Betting On A Comeback

Despite the threat of a slowdown, at least one major investor appears bullish on casinos and hotels. On Tuesday Kirk Kerkorian revealed plans to focus his portfolio on gaming and energy companies.

The billionaire investor, who is already the largest shareholder of MGM stock said in a prepared statement “in light of current economic and market conditions, (I) see unique value in the gaming and hospitality and oil and gas industries and, therefore, have decided to reallocate resources and to focus on those industries.”

It’s a classic definition of optimism, counsels Guy Adami. But, personally I would not buy the casinos based on Kerkorian.

Absolutely not, exclaims Jeff Macke. The casinos are going to turn at the same time as the consumer and that’s not now! He's way too early on the gaming stocks.

I think MGM is cheap, counters Pete Najarian and I own some. Plus, I got almost $3 for the November calls which brings the price down. (In other words he owns MGM and is short MGM calls.)

What do you think? Tell us now!

On the flip side of that coin is Kerkorian’s decision to get out of Ford. Specifically, he’s sold 7.3 million of his shares in Ford Motor Co. and plans to further cut what is now a 6.1 percent stake, for a potential loss of more than half a billion dollars on the investment.

You might remember that Kerkorian has a mixed track record with the other U.S. automakers. He made an unsuccessful $4.5 billion cash offer for Chrysler last year and pushed for General Motors to form an alliance with Nissan Motor Co. and Renault SA in 2006 after acquiring nearly 10 percent of GM.

High gas prices, a slumping overall economy, low consumer confidence and the tightening of credit markets have taken their toll on the automaker and the industry overall in the months since.

Considering Kerkorian had been so closely associated with the auto industry what does Tuesday’s move really mean?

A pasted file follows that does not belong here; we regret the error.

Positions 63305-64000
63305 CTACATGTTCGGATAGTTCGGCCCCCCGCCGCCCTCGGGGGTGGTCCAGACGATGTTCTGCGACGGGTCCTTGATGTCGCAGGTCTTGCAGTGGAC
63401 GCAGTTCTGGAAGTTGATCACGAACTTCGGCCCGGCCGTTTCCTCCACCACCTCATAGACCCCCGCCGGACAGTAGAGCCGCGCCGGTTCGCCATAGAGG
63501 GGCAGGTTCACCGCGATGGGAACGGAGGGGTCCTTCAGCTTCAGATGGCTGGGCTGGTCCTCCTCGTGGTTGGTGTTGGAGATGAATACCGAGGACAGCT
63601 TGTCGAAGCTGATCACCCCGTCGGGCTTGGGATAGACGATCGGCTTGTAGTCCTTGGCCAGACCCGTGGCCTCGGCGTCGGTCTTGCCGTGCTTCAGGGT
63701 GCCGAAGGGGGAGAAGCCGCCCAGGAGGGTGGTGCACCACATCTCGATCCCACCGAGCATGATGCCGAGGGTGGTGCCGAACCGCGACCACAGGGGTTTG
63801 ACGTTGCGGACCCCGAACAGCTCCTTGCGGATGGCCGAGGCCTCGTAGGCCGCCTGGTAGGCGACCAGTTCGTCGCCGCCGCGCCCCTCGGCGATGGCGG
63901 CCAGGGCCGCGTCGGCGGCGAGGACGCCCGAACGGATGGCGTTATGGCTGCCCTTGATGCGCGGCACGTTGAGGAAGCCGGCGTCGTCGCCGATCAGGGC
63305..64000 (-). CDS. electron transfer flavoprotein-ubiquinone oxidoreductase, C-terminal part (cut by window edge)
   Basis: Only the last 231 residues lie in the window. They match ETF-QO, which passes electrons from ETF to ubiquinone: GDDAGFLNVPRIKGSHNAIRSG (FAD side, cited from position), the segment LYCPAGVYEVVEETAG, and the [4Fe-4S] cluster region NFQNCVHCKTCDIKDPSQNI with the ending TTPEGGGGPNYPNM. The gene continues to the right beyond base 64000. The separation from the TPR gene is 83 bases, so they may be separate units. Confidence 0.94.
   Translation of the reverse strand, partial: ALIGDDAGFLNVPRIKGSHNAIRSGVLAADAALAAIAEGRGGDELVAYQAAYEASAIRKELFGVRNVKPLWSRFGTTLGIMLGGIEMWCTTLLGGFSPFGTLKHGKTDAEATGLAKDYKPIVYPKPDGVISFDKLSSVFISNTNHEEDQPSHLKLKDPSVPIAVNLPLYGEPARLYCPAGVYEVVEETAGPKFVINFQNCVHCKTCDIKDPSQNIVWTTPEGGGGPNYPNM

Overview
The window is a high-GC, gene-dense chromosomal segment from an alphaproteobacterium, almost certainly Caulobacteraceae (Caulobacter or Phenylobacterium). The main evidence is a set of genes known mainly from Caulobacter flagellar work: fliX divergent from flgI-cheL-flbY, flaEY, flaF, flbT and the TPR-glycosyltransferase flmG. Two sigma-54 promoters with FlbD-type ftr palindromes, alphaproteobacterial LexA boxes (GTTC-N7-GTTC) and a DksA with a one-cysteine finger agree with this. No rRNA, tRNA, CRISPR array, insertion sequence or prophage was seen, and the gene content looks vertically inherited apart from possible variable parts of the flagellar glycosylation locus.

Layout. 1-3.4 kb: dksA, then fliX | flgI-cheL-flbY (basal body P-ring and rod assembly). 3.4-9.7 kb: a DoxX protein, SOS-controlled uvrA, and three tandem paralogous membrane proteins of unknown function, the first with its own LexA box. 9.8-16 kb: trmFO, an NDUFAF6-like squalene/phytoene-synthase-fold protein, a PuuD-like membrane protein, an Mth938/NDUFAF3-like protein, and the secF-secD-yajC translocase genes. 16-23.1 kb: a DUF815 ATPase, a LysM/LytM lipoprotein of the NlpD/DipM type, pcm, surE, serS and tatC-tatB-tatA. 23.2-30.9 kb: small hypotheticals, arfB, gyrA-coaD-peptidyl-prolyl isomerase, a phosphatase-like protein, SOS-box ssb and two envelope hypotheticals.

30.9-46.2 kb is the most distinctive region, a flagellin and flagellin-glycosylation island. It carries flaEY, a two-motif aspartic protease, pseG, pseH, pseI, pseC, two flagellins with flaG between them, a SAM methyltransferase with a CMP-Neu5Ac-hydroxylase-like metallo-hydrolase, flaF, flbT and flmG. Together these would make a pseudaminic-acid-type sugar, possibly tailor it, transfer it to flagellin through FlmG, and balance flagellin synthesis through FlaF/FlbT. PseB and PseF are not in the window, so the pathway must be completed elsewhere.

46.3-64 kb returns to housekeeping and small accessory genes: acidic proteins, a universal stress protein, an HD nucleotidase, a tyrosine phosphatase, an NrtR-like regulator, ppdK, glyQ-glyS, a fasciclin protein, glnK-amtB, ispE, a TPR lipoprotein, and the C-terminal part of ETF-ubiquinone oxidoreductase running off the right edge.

“I believe this is Kerkorian saying Ford is dead money. (That he thinks) Ford isn’t coming back anytime soon,” explains CNBC’s Phil Lebeau.

I never really understood what he saw in Ford anyway, adds Pete Najarian.

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Trader disclosure: On Oct. 21, 2008, the following stocks and commodities mentioned or intended to be mentioned on CNBC’s Fast Money were owned by the Fast Money traders; Adami Owns (AGU), (BTU), (C ), (GS), (INTC), (MSFT), (NUE); Macke Owns (UUP), (MCO), (MSFT), (SDS), (BNI); Finerman Owns (GS): Finerman’s Firm Owns (MSFT); Finerman’s Firm Owns (DNA) Call Spreads; Finerman’s Firm Owns (OIH) Puts; Finerman’s Firm Is Short (IYR), (IJR), (IWM), (MDY), (SPY), (COF), (BBT), (USO): Najarian Owns (EMC), (BNI): Najarian Owns (AAPL) And Is Short (AAPL) Calls; Najarian Owns (AXP) Put Spread; Najarian Owns (FCX) And Is Short (FCX) Calls; Najarian Owns (MS) And Is Short (MS) Calls; Najarian Owns (RF) And Is Short (RF) Calls; Najarian Owns (MSFT) And Is Short (MSFT) Puts; Najarian Owns (CAL) And Is Short (CAL) Calls; Najarian Owns (MGM) And Is Short (MGM) Calls; Najarian Owns (BNI) And Is Short (BNI) Calls